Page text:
Her work this summer with mentor Jen Hamel, an associate professor of biology, has allowed her to zero in on specific plants used locally by the treehoppers, and this fall she will continue her research by measuring the mating signal waves from plants used by treehoppers in the Elon greenhouses.
Victoria Gorman ’22 has been in the McMichael Science Center labs this summer working with her mentor, Professor of Chemistry Karl Sienerth, determining how different explosives interact with light-emitting luminescors. The goal is to create a cheap and deployable method for detecting explosives from a crime scene, with law enforcement officials now relying on more complex methods that have created a backlog of cases. “There are 570,000 backlogged cases at forensic crime labs due to small towns and cities not having the funding or resources to conduct these tests,” Gorman explained to the audience during her presentation Wednesday.
The interaction between explosives and the luminescors can cause a quenching of the light emitted from the luminescors, and tracking the rates at which that light is quenched can create a signature specific to the explosive, Gorman said. “The slope (of the quenching graph) is the footprint that can be used to determine which explosive is present, and how much is present,” Gorman explained during her presentation.
Allison said SURE also deepens the engagement students have with their research mentors, faculty members whose schedules are also often less busy during the summer, which affords them the opportunity to work more closely with their mentees. “Faculty also like the dedicated time for them to pause and think and to work just on this with their students,” Allison said.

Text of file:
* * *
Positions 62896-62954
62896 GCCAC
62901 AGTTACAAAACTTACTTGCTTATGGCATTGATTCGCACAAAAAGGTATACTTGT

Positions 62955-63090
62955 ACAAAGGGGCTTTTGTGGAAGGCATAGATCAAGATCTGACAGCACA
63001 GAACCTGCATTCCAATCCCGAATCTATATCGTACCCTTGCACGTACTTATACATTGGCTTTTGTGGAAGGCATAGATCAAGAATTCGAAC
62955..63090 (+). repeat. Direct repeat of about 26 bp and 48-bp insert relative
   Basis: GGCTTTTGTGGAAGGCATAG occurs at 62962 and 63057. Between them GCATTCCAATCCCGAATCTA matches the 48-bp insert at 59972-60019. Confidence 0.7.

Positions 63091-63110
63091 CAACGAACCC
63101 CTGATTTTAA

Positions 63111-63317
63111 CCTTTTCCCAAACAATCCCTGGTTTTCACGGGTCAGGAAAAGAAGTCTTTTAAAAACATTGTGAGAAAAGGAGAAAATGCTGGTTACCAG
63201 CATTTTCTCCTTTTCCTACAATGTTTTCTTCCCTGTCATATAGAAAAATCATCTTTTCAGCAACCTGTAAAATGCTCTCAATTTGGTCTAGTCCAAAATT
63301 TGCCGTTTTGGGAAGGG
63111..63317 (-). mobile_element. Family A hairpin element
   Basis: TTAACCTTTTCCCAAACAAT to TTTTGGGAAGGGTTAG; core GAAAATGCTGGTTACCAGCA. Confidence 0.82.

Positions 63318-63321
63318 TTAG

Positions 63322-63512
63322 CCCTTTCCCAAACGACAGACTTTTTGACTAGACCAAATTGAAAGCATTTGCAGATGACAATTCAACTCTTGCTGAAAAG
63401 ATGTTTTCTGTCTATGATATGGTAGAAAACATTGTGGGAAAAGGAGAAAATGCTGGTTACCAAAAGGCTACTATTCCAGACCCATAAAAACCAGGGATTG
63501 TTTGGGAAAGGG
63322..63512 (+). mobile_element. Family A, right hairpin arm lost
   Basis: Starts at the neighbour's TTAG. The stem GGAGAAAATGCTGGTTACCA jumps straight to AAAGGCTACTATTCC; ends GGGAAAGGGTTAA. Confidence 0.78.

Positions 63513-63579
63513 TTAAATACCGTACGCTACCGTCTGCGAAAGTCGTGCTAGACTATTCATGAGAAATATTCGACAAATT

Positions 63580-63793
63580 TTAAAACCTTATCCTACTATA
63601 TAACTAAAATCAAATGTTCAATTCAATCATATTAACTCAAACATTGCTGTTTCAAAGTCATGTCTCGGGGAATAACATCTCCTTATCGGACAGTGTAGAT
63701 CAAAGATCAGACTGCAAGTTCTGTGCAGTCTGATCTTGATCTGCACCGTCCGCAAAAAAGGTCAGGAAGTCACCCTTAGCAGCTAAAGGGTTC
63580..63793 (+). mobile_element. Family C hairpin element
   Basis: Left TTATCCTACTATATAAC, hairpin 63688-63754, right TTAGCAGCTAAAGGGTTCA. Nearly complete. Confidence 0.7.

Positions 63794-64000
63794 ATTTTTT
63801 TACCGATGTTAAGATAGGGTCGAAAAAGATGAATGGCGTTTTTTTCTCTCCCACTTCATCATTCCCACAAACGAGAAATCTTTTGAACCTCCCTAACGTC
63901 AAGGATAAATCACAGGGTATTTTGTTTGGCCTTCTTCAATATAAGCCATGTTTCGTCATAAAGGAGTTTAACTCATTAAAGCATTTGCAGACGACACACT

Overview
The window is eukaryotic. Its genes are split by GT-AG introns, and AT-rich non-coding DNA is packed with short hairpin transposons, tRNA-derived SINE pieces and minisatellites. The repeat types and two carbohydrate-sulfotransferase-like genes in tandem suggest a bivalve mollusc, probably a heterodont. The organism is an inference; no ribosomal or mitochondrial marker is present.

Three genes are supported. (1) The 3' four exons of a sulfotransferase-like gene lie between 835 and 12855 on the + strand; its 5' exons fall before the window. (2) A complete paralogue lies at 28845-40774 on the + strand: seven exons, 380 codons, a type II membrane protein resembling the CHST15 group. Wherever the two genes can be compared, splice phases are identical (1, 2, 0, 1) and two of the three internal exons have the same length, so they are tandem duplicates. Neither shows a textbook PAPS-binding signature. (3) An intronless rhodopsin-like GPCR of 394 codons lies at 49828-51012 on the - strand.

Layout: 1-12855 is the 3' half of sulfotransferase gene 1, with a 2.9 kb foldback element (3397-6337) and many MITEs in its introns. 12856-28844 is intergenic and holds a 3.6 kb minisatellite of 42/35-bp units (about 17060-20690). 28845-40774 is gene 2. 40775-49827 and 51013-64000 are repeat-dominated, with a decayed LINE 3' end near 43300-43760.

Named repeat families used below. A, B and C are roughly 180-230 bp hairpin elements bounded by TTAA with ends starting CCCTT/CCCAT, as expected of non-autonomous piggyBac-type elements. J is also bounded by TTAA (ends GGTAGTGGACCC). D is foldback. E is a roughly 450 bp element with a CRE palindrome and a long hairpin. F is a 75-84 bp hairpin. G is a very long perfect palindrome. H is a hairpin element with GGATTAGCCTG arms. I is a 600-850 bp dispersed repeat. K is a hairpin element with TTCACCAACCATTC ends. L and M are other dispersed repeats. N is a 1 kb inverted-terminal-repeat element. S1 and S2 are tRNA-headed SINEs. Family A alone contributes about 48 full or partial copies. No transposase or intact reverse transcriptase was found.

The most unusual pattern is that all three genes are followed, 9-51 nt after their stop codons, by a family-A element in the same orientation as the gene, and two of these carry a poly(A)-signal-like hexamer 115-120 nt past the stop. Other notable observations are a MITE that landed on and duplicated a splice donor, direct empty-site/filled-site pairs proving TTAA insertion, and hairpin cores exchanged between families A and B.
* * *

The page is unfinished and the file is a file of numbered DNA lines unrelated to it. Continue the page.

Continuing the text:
Many student-faculty pairs will have “joint working time” during which they spend time working on their individual research projects together. It provides an opportunity to do more than just discuss research updates or conduct analysis, but to see how each other works, Allison said. “It’s a way to be a model — this is how I work, this is how I write,” she said. “Faculty have told me they get to know their students so much better because of these extra opportunities for interaction.”
That’s been the case for Eukela Little ’22 and her mentor, Associate Professor of Psychology Buffie Longmire-Avital. Little has been working with Longmire-Avital since she was a sophomore, and SURE provided her an opportunity to advance her research into a model for self-care for Black women and the creation of a tele-health program as well as to get to know Longmire-Avital better.
A Lumen Scholar, Little said this summer has allowed her to make great strides in her research by being able to dedicate more time to her work. “It’s been amazing, honestly,” Little said. “I really only had to focus on my research and working with my mentor and making progress, without having to work on other assignments.
The time spent with Longmire-Avital has been valuable, Little said. Their discussions this summer have gone beyond her research to include looking at potential jobs and fellowships after graduation. “We have made strides in terms of continuing to get to know one another,” Little said. “I’ve been able to get to know her on a deeper level, which has been very rewarding. She’s been able to touch on other parts of mentorship outside of our project.”